General Chat Thread, What makes a Good Technician? in General; Originally Posted by sted
predictive ability of Nostradamus
26th November 2009, 02:35 PM #31
Originally Posted by sted
26th November 2009, 03:00 PM #32
2nd December 2009, 10:23 PM #33
dont forget laminators
Originally Posted by Westfield_Techie
2nd December 2009, 10:50 PM #34
I would agree, I have a degree in computer networking but other members of staff pop into the office asking for help on other matters other then computing and more then not we are able to answer. Itís just who we are, knowing one thing just seems..... lazy. Apart from learning to spell, I never had time for that! Or learning their names!
Originally Posted by apoth0r
That, or "MIND BULLETS"
2nd December 2009, 10:53 PM #35
There is no box!
Originally Posted by browolf
Ability to walk into any situation and instantly master it.
6th January 2010, 03:53 PM #36
6th January 2010, 04:00 PM #37
I would say someone who can relate to the users
Talk to them on level they can understand (but with out making it sound patronizing
Someone who understands the business they work in aka if work in education you are education focused and not technical.
Thanks to russdev from:
srochford (6th January 2010)
6th January 2010, 04:11 PM #38
Just picked up on this thread and saw the bit about rushing off to Google without letting the user know.
Using Google (or other resources such as Edugeek and other web sites) is absolutely not something we should hide - if everyone knew how to use this kind of resource then there might be fewer of the "easy" questions asked.
There's something of an air of mystery for many people about IT and there doesn't need to be - the internet has made it so easy to find the answers to lots of questions.
Of course, the big thing is knowing the question to ask and that's one of the things which marks out a good technician.
6th January 2010, 04:14 PM #39
Answer: Excellent Line Management - Seriously!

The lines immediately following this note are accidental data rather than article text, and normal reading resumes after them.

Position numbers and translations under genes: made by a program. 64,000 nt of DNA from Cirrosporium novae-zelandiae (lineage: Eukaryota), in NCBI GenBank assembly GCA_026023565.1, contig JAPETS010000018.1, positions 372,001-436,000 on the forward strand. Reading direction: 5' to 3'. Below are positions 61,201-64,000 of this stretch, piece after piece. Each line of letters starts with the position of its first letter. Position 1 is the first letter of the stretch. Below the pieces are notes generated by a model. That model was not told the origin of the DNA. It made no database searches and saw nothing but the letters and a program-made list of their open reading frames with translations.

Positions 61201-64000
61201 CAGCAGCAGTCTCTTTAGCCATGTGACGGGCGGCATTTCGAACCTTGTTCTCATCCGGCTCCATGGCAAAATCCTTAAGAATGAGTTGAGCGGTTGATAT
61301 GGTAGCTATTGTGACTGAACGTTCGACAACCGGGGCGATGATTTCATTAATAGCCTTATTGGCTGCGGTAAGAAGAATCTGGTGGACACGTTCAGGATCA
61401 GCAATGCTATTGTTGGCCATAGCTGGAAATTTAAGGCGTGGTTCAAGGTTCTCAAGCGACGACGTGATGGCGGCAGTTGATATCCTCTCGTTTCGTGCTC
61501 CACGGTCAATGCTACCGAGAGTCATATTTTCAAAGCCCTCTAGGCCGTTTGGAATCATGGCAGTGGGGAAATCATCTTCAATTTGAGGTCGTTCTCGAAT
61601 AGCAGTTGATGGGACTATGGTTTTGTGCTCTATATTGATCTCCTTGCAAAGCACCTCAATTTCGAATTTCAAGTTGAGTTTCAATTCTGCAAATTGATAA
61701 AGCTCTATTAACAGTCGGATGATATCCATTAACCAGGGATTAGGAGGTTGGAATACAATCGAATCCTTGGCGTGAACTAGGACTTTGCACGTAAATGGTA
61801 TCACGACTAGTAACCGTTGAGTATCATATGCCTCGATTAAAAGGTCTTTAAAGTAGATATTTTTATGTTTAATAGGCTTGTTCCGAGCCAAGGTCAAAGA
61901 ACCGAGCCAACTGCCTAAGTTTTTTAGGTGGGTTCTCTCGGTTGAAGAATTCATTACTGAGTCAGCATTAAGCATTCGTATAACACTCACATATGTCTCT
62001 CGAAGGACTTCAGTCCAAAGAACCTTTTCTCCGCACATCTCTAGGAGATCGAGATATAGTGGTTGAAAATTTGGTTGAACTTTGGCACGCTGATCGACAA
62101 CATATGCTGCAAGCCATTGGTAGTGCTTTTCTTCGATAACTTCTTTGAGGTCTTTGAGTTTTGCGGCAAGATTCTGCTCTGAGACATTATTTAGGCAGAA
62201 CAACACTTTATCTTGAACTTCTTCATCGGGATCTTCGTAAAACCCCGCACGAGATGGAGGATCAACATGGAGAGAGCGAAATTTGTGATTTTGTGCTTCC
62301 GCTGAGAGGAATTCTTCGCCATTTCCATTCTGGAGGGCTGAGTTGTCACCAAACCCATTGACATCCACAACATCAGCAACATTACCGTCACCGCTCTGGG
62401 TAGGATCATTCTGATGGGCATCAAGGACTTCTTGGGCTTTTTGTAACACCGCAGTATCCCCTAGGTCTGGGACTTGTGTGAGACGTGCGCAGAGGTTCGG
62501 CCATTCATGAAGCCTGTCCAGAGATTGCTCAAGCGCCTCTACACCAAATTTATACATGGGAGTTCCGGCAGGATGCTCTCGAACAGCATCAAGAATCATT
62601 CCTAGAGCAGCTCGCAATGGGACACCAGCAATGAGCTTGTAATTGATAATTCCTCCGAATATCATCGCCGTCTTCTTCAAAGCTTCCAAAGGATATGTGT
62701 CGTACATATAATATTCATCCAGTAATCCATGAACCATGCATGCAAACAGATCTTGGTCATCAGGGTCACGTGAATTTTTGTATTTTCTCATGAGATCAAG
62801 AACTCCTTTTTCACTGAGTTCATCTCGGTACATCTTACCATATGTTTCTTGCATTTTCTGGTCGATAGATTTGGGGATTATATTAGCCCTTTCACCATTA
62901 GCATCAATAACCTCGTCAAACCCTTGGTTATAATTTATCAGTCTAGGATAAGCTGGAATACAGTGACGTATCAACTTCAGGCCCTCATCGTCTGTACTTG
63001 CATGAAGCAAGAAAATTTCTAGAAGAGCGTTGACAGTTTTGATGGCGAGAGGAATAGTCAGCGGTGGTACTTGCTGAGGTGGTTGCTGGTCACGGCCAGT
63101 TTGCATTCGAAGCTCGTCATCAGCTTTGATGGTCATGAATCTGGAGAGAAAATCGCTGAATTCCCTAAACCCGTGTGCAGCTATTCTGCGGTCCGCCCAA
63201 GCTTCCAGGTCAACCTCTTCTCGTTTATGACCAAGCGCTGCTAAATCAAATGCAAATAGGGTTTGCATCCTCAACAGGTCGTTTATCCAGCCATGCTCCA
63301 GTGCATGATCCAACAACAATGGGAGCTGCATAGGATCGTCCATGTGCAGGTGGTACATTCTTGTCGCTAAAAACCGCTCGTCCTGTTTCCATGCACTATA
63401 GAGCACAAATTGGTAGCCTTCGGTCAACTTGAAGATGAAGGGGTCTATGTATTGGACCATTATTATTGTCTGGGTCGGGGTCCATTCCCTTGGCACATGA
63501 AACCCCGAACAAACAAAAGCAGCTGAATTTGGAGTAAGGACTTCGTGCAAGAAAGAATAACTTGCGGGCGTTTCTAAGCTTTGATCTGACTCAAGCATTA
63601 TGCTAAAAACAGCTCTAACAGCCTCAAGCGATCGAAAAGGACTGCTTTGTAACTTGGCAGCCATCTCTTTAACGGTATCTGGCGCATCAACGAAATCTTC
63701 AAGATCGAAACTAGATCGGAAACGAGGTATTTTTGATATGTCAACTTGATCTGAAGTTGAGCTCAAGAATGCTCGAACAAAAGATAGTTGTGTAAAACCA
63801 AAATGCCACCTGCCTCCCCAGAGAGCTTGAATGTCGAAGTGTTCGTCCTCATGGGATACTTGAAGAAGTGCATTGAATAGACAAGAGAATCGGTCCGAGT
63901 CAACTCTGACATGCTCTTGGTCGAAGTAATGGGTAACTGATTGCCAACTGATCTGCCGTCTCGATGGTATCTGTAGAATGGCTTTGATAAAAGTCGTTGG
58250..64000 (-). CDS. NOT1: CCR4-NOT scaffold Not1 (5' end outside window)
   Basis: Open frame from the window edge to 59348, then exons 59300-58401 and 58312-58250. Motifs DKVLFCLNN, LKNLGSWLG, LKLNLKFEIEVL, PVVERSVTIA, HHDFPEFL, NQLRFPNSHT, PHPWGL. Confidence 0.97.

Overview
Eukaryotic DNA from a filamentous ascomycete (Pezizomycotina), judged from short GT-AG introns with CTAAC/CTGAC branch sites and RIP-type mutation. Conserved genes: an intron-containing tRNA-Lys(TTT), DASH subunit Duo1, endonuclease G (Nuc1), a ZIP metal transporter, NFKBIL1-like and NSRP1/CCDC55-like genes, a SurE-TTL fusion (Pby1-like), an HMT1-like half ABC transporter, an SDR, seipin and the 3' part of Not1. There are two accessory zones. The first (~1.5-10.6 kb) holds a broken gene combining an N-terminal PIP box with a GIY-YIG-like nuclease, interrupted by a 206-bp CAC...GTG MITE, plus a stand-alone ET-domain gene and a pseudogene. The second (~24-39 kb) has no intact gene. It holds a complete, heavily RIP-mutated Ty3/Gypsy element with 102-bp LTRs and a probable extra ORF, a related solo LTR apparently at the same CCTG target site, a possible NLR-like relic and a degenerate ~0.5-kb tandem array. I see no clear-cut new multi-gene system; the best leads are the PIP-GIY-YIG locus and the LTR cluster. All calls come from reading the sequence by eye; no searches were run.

Originally Posted by DaveMurphy
Give them enough support and guidence when needed, but enough trust and control to grow.
6th January 2010, 05:00 PM #40
being able to say 'I don't know'
One thing i absolutely hate is people guessing or blagging through answers - there's no shame in not knowing something, you can always look it up, IT is a huge area and no one can be expected to know everything
7th January 2010, 02:04 AM #41
Exactly. I've got no shame in looking up things I dont know, have done it at times with members of staff looking over my shoulder (usually how to do something in office that I dont know) and normally find the answer in 30 seconds. They dont mind at all, hopefully it'll prompt them to do the same next time
Originally Posted by srochford
7th January 2010, 04:37 AM #42
russ domino and srochford have got it nail on the head.
When I left my last job they said they hoped my repleacement replacement was as good as making complex issues seem clear and understandable (one even suggested I would make an excellent teacher hehe).
And I find staff really appreciate it that if you dont know how to do something, even if I can find a workaround to resolve their problem, I still always try to find the exact answer to what they were trying to do. Sometimes to a fault! (in fact, at interviews when asked what my faults are, thats whay I say and always gets a good response)
7th January 2010, 05:35 AM #43
If it's serious points we are on now then I would suggest the ability to read, understand and perform complex tasks from written sources a must. This may seem obvoius and easy to most of us, but there are a large chunk of the population that cannot do this, even with cookery books!
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